Rhinoceropolis has it all — even if some of that is do-it-yourself. The venue is part show space, part home, and all living homage to every underground hangout in American teenage music history. There's no sign on the building, never any set cover charge for any show, and no question that whether Nu Sensae, Monotonix or SSION is coming through, there's a party to be had. The space is always all-ages, and open to virtually any kind of music. The best best way to book a show at Rhinoceropolis? Go to shows there. The venue is the not-for-profit heart of a creative community that exists on the bands, DJs, artists and people who get involved.

Maintaining various residencies at all of the top-notch hip-hop clubs in the city, the Moolah Boyz — Ktone, KDJ Above and DJ Top Shelf — are everywhere, introducing hit songs getting heavy burn in other regions to a Denver crowd while keeping local hip-hop music in heavy rotation. Pooling their collective talents, the three rock clubs, pack venues, make pretty girls dance (even your mother could do the Moolah Shuffle) and break records. The Moolah Boyz have not only created a brand and perfected a concept, but they've refined a mentality.

Okay, so none of the dudes actually ending up winning this year, but still, it's a pretty big deal that five of the dozen contenders at the finals of the DMC World DJ Championships last year in New York City were from Colorado. Even more impressive, while three of those — DJs Notch, Skip Ripkin and B*Money — qualified locally, the other two, Cysko Rokwell and Jeff C, earned their slots by traveling out of state and battling on somebody else's stamping grounds. Says a lot for the caliber of talent here. Win or lose, it was a good look for Colorado.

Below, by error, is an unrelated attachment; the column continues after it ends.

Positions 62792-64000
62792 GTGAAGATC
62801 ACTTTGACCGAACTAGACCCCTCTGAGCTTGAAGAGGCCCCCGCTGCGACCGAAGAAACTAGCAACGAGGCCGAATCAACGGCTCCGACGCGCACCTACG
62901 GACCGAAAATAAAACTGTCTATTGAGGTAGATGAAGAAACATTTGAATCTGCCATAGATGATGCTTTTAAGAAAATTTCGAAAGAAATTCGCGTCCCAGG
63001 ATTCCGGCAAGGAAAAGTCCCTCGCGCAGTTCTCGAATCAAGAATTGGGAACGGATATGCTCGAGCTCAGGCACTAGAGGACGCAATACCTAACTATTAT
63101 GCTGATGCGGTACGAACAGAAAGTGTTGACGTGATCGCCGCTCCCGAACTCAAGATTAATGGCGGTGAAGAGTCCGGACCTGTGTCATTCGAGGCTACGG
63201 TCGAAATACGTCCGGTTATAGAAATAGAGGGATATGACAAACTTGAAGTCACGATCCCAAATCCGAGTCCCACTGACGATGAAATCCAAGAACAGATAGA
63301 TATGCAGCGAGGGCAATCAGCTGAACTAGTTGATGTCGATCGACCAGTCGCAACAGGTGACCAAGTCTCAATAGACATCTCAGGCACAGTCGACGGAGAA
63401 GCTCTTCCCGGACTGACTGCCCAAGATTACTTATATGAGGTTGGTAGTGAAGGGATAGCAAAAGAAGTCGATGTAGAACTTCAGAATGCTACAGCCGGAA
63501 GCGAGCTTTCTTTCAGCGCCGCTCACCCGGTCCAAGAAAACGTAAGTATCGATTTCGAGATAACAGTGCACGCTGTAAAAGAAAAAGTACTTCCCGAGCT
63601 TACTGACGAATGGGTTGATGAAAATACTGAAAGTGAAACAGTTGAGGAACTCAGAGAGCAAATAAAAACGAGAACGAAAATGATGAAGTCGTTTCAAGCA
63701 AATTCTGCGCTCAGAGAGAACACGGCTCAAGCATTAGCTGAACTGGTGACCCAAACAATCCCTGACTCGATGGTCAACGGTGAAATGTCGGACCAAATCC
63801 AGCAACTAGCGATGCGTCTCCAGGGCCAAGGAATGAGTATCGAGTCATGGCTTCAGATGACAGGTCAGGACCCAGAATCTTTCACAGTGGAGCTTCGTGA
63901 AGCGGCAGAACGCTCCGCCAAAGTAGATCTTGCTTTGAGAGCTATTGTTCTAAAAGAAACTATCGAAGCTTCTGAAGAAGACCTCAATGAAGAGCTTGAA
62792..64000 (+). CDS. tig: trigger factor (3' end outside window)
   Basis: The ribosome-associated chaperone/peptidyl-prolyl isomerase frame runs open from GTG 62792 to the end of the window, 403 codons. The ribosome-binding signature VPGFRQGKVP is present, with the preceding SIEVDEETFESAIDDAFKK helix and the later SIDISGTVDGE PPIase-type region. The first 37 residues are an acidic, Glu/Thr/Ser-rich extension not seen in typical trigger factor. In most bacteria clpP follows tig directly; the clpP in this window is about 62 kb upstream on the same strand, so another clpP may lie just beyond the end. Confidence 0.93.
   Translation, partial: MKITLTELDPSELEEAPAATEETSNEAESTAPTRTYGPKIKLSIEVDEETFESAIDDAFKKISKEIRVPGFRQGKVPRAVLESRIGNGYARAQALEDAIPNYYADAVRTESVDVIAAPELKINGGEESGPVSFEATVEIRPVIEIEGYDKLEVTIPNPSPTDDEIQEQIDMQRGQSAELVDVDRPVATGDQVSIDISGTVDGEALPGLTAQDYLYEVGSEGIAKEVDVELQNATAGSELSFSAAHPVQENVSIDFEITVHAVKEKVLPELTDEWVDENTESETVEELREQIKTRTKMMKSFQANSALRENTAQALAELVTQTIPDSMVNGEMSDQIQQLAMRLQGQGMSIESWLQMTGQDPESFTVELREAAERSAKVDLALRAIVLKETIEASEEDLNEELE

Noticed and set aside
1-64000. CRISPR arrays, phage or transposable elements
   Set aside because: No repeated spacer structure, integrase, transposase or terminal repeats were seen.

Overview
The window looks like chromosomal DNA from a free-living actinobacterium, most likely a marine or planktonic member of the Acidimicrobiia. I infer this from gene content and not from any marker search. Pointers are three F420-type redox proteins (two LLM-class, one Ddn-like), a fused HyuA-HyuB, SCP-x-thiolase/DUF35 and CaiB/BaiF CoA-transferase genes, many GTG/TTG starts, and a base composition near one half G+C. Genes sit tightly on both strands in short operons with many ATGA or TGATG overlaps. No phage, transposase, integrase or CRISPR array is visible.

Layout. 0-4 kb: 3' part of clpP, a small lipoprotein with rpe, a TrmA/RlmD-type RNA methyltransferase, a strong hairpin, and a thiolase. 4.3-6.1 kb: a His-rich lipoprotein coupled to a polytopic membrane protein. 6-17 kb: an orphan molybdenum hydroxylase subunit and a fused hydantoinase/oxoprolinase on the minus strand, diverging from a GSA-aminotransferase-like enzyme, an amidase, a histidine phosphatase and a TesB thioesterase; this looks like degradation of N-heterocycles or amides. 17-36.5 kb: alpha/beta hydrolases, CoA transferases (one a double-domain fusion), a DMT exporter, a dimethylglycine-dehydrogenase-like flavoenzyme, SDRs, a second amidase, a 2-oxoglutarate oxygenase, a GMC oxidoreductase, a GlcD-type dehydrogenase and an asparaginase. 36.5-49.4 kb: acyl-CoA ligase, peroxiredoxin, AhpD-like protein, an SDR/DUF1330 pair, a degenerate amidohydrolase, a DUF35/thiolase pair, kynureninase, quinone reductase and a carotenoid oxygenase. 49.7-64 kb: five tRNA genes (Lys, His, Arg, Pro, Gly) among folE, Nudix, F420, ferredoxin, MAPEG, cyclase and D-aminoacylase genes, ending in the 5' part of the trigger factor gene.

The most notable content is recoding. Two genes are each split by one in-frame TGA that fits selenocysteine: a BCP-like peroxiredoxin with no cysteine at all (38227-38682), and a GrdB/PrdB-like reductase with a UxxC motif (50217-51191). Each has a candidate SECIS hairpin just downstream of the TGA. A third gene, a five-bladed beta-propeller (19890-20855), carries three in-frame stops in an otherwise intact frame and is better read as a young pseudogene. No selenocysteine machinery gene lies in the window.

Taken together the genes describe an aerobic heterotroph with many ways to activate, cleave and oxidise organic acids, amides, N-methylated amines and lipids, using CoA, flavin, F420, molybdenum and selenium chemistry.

At one point, Julie Zorrilla, the twenty-year-old Denver School of the Arts alumna featured on this round of American Idol, was our odds-on favorite to win the whole competition and become the franchise's next breakout act. We can dream, can't we? Although Zorrilla was eliminated, we're sure we haven't heard the last of her, or her stunning original material. And no matter where she goes from here, she's earned her place as the most dapper reality-show contestant our fine state has ever produced. Her fashion sense was repeatedly remarked upon by new Idol judges J. Lo and the pervy, tongue-wagging Steven Tyler. You go, girl!